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Jericho Forum presents strategy for secure access for businesses

Cliff Saran
A group of 20 chief security officers representing some of the largest organisations in the world are attempting to set a user-driven agenda for IT security.

So far, users have bought into an IT security strategy that is largely set by suppliers offering products and services ranging from firewalls and intrusion detection systems to e-mail security gateway services.

As organisations require increased business agility, users are beginning to question whether traditional models of IT security will work with the business models they are looking to develop.

The Jericho Forum is setting out a plan for IT security encompassing the types of products and services it believes will be required to support business.

Established in January, the forum has drafted a document outlining an IT security strategy, dubbed deperimeterisation, which defines an IT architecture that can support business agility.

The architecture is aimed at solving simple, practical problems, for example, setting up a new sales office. It currently takes from one to six months to design an extension to the corporate wide area network, negotiate a contract with a telecoms provider, set-up a virtual private network and install a local area network, phone lines and desktop PCs to support a new office.

However, in the proposed model, the user would simply need to find an office with internet connectivity and plug in desktop PCs and IP telephones.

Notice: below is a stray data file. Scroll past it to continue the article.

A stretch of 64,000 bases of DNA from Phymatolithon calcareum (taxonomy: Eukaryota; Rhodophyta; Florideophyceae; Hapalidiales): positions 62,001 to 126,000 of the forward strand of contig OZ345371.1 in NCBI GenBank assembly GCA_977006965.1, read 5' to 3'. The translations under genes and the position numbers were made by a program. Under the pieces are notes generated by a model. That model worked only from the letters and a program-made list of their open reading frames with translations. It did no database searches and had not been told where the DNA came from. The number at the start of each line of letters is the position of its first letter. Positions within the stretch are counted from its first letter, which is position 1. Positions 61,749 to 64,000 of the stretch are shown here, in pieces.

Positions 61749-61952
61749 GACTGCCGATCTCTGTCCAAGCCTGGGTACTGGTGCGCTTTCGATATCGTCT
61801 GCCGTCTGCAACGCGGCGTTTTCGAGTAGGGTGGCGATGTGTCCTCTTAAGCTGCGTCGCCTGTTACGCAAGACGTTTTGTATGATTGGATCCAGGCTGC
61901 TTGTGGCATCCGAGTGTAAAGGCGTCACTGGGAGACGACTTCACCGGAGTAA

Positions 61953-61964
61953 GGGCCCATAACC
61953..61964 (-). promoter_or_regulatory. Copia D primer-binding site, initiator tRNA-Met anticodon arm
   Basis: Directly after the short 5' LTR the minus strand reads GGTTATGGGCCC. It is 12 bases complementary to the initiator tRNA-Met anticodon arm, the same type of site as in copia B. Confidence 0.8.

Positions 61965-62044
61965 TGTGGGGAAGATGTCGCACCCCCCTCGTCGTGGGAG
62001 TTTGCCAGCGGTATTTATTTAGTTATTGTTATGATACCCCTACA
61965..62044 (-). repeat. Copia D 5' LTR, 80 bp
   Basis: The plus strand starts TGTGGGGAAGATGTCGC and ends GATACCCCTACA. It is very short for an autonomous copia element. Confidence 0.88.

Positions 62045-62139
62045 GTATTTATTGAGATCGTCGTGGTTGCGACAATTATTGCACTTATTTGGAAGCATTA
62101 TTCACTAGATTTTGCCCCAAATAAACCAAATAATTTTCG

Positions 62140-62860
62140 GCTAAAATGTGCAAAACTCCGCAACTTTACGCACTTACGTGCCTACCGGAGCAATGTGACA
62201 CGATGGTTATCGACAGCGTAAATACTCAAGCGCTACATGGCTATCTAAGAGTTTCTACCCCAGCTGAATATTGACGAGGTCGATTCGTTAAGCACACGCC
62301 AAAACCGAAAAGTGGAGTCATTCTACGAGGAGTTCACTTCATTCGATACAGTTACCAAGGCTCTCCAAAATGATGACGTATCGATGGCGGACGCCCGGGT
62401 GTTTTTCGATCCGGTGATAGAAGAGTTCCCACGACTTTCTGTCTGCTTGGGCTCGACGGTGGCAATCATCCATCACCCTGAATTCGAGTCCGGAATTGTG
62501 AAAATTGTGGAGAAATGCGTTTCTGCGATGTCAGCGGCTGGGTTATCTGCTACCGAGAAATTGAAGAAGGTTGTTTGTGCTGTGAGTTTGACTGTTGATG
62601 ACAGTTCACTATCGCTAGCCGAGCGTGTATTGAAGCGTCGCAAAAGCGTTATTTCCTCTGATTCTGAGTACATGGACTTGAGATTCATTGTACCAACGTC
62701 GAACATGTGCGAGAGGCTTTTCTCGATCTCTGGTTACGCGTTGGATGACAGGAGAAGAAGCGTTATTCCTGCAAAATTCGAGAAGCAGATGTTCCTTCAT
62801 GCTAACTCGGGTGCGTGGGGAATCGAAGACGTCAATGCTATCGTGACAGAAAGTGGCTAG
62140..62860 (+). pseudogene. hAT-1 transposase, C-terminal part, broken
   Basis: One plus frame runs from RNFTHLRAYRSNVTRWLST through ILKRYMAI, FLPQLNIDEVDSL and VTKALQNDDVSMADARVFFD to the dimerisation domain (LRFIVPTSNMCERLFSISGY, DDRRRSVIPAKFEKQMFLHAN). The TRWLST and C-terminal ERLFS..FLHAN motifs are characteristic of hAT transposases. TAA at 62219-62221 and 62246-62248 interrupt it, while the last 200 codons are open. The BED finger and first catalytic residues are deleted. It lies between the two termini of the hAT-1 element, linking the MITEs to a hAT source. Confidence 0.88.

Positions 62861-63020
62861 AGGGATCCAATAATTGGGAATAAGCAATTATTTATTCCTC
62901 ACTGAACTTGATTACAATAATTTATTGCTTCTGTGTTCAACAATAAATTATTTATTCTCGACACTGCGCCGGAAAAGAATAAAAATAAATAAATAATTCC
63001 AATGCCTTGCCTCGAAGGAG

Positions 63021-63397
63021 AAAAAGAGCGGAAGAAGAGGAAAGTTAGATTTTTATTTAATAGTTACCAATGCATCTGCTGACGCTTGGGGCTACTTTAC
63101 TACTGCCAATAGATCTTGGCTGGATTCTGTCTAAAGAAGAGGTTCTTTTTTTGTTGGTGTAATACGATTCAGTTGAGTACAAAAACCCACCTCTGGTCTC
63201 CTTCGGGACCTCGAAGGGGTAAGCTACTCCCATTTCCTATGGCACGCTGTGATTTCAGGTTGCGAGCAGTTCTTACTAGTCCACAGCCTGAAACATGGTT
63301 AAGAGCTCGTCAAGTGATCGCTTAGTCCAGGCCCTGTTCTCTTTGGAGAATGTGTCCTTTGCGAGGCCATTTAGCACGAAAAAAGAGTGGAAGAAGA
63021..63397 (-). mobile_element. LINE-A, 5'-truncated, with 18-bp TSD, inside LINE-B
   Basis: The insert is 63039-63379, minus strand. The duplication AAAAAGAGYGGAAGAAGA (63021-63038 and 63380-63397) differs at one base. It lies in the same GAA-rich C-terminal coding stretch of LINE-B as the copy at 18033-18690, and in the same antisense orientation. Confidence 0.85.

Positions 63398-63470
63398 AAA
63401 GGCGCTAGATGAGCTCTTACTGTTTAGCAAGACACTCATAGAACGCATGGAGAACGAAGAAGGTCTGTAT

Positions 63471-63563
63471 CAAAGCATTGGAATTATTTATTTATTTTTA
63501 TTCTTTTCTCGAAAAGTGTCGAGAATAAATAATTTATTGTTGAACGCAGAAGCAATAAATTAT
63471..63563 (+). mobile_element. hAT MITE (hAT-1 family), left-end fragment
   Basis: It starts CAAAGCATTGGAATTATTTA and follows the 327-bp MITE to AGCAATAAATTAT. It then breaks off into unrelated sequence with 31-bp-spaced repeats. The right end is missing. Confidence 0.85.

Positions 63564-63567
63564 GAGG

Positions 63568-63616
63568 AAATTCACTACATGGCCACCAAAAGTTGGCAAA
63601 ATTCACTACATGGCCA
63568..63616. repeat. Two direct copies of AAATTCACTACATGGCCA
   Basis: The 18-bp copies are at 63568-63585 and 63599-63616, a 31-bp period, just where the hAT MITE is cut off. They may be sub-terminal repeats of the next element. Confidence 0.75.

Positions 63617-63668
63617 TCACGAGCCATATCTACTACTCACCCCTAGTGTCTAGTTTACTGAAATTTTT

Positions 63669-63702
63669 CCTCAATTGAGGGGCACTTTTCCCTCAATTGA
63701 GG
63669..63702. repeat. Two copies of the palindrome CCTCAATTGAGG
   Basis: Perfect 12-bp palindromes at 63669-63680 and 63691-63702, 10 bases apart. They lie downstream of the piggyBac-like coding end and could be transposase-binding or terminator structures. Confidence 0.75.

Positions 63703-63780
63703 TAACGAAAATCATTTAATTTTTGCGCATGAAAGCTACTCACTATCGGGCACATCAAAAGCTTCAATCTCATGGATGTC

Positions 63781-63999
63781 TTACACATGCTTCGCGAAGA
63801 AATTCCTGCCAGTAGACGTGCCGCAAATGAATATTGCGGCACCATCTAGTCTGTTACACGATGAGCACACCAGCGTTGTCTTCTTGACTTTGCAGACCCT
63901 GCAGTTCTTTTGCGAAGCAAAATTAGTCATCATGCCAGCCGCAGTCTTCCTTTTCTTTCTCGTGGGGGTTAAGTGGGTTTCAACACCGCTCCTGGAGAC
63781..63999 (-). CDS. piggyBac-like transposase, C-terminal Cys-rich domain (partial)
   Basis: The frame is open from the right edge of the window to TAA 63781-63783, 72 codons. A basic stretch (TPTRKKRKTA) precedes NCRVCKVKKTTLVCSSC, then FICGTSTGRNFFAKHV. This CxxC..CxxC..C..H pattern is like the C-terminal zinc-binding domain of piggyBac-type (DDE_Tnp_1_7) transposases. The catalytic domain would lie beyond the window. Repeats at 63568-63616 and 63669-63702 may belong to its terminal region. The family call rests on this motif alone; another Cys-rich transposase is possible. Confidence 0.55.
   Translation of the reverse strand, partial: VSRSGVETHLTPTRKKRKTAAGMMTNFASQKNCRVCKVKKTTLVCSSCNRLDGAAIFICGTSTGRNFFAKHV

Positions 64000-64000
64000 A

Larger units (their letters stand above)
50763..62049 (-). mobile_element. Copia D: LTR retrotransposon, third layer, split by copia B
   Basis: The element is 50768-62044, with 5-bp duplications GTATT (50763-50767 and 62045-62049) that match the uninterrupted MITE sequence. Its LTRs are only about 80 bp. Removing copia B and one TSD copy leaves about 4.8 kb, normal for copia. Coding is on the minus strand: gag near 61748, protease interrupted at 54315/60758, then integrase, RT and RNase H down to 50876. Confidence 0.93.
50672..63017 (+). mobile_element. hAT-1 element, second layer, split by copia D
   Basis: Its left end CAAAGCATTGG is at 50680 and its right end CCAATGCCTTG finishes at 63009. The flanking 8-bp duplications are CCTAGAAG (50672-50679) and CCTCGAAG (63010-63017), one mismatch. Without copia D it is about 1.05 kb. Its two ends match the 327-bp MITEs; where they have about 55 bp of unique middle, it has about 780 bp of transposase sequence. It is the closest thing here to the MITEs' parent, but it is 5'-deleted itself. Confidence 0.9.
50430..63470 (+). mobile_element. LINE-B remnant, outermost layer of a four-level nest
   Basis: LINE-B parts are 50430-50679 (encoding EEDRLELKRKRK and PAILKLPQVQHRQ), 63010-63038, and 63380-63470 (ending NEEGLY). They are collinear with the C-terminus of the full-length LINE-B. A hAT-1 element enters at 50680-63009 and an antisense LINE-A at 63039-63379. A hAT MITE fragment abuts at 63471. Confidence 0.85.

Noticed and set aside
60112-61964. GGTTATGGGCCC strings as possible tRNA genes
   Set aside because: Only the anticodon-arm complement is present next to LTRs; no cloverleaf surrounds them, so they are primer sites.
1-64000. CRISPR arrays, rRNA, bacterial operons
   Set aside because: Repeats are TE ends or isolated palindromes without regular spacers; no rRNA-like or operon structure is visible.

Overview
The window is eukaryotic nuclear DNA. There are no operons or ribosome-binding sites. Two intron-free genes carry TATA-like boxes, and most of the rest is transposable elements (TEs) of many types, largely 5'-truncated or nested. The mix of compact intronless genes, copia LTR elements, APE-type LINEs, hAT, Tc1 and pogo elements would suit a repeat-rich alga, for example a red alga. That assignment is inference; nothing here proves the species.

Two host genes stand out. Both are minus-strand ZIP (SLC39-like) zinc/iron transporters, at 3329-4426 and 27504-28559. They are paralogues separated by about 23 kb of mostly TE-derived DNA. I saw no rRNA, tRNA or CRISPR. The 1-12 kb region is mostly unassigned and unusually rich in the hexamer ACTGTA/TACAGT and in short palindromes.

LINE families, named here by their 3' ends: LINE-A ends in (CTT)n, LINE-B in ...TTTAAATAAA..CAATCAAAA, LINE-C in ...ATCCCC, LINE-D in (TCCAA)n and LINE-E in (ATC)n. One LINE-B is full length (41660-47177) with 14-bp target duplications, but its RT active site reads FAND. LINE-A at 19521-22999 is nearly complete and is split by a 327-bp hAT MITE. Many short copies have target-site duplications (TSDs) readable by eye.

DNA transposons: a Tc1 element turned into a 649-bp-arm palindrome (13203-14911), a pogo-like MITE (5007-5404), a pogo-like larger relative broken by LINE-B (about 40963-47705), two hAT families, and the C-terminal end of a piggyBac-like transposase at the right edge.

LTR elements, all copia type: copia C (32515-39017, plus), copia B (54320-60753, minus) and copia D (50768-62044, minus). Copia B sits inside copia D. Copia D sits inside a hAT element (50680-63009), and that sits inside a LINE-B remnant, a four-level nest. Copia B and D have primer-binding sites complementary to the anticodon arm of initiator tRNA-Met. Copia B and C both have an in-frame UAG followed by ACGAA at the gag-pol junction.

The Jericho Forum believes deperimeterisation will reduce the need for IT directors to manage secure access to a network.

For such a strategy to work, all data on the company's network needs to be encrypted. End-users, whether they are internal staff, customers or business partners, would be given on-the-fly authorisation to access specific pieces of encrypted data within the company's network.

The forum's draft document presented a four-pronged approach to achieving deperimeterisation covering how to control network access, the types of devices deperimeterisation will need to support, proposals for the standards that the IT industry and businesses will need to adopt and an approach for managing access to the network.

Issues that need to be resolved if deperimeterisation is to take-off include securing access to corporate IT from non-secure computers; correlating security information across the company network; how to give business partners secure access to data and how to control access by processes such as digital rights management across an operating system.

Deperimeterisation will require a phased approach and many businesses are unlikely to re-engineer their network to support it until 2008, according to senior forum members.

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